Kiel had assumed that he would meld the accounts of the Memphis 13 into the existing story but the adults who had been those children offered a totally unexpected chronicle.   Their recorded interviews reveal an emotional rawness that seems to be the product of their having been infrequently asked about their experiences as first graders, which is likely a product of their not having been really recognized for what they had done.  As kids, they lacked the words and the liberty to express what they were going through.  As adults, they were free to articulate their feelings of loneliness and isolation from each other, their white classmates, their parents, their siblings, and their playmates.  The film is compelling in part because nearly everyone can relate to being a child, different and alone, in some new and wholly unfamiliar situation.  Kiel came to realize that not only was he making a film about “an event in history,” but he was also “doing a study on how children experience … barrier breaking moments.”  Thus, the film reveals a human dimension of Memphis’s school desegregation saga that was not part of the official record.  The documentary made a substantial contribution to the civic life of Memphis and as a result, the Memphis 13 are unrecognized heroes of the Civil Rights Movement no more. 

Kiel was untenured when he undertook the project.  He did enough traditional written work to satisfy the tenure requirements, and also produced a law review article based on the oral histories on which the documentary draws.  In his view, the film is scholarship and his faculty considered it as such, sending the film out for external scholarly reviews as any other piece of scholarship.  Legal scholarship rarely explores the effect of lawsuits and legal change on impacted populations.   “The Memphis 13” makes an intellectual contribution by providing data that challenges the received wisdom regarding the implementation of the Brown decision and offering a new way of looking at the costs and benefits of a strategy for social change.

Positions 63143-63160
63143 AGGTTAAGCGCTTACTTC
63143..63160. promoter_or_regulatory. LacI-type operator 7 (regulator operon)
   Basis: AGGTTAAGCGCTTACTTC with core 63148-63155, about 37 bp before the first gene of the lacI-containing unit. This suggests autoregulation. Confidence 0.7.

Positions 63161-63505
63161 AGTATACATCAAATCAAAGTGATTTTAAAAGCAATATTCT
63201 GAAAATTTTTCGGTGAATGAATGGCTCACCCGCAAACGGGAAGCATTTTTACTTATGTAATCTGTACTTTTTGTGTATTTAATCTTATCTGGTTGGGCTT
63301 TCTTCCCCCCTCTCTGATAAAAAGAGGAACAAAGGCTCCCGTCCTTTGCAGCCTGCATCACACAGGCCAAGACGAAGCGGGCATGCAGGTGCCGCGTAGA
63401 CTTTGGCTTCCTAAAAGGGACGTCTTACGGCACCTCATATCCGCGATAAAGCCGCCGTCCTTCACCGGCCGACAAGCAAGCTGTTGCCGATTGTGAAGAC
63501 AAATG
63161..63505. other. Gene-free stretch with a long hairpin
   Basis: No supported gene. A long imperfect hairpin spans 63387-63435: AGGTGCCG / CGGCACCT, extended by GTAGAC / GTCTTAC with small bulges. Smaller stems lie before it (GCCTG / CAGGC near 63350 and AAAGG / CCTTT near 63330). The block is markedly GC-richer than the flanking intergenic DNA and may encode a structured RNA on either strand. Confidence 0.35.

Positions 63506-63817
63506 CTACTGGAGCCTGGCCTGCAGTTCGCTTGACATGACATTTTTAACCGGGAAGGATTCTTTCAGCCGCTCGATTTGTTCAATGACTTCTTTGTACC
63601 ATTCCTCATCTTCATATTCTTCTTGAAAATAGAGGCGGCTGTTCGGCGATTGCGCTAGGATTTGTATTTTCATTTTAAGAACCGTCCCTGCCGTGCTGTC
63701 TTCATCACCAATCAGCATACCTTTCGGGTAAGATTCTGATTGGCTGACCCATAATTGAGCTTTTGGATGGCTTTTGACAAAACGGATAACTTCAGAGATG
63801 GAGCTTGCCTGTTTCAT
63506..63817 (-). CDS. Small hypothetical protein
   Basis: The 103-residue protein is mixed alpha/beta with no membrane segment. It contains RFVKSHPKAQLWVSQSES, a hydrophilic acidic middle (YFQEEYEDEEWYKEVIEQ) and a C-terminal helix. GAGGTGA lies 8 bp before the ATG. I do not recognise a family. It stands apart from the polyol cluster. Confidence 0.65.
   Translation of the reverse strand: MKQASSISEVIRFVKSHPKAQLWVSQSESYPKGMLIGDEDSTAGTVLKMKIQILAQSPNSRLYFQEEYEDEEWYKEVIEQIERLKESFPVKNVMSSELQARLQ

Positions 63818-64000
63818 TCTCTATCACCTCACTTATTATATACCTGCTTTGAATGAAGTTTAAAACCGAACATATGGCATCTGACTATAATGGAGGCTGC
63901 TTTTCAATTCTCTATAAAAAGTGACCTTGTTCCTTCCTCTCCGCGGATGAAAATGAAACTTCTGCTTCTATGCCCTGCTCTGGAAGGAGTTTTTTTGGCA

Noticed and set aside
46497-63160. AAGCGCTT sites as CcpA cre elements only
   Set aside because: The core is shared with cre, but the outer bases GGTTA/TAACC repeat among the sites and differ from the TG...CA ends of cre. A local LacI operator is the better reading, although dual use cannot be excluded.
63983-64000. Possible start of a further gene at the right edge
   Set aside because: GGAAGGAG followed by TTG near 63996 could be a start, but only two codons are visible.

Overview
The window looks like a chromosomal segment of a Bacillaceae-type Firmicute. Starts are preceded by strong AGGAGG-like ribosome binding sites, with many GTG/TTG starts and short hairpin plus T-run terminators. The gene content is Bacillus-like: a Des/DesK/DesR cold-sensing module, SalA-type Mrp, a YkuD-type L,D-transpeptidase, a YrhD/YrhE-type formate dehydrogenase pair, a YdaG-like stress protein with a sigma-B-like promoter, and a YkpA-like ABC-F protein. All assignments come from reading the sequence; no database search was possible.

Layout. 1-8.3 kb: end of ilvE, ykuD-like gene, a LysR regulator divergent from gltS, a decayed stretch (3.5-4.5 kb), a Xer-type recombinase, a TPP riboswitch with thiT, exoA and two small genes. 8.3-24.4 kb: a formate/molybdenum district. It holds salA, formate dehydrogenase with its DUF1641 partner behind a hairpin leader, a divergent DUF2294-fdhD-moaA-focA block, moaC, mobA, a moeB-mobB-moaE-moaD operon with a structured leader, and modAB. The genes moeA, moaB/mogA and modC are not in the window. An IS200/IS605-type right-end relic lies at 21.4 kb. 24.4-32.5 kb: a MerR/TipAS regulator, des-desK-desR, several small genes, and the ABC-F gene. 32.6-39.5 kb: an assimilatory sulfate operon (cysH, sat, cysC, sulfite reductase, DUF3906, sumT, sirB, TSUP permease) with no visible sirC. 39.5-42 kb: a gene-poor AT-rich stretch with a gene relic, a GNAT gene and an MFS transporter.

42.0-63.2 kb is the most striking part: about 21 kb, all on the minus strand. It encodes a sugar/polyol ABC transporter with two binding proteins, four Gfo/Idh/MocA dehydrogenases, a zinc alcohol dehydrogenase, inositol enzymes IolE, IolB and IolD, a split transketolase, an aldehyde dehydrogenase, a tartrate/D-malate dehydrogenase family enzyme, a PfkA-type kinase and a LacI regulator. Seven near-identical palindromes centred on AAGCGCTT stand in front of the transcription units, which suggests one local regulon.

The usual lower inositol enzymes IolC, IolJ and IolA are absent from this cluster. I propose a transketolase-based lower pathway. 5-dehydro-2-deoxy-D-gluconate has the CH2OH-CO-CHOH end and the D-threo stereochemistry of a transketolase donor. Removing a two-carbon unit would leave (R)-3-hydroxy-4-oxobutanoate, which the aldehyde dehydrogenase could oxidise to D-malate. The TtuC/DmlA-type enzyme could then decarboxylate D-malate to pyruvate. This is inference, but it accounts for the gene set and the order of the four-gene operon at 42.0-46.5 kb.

Kiel believes that the success of the film will have an impact on his future scholarly endeavors.  To him, “the most useful scholarship is accessible to an audience far wider than those who read law review articles,” an audience of people that is not “of any meaningful size.”  Rather, he approaches writing law review articles as an exercise in making himself an expert on a subject.  “But that is merely the first step.  Once an expert,  .  .  . the scholar’s responsibility is to make the scholarship accessible.  This can be done through writing, but the film has reinforced what should be obvious about its superior power to reach people.”  

For legal scholars thinking about turning their writing into a work of visual legal scholarship, Kiel offers the following words of encouragement:  Embrace the idea that it can be done with very little background in filmmaking.  “It is intimidating to move outside of the comfort zone of writing and serving on panels, etc., but the skills that would make one a strong scholar with the ability to gather information and synthesize it into a coherent narrative and/or argument are the same ones that would allow a film to be produced.”   If documentary filmmaking requires artistry, “there is artistry in strong [script] writing as well; it probably comes more naturally to traditional legal scholars.”  Finally, visual scholarship has a number of selling points, including “its potential reach, heightened clarity, flexible formats, and if done well, compelling results.”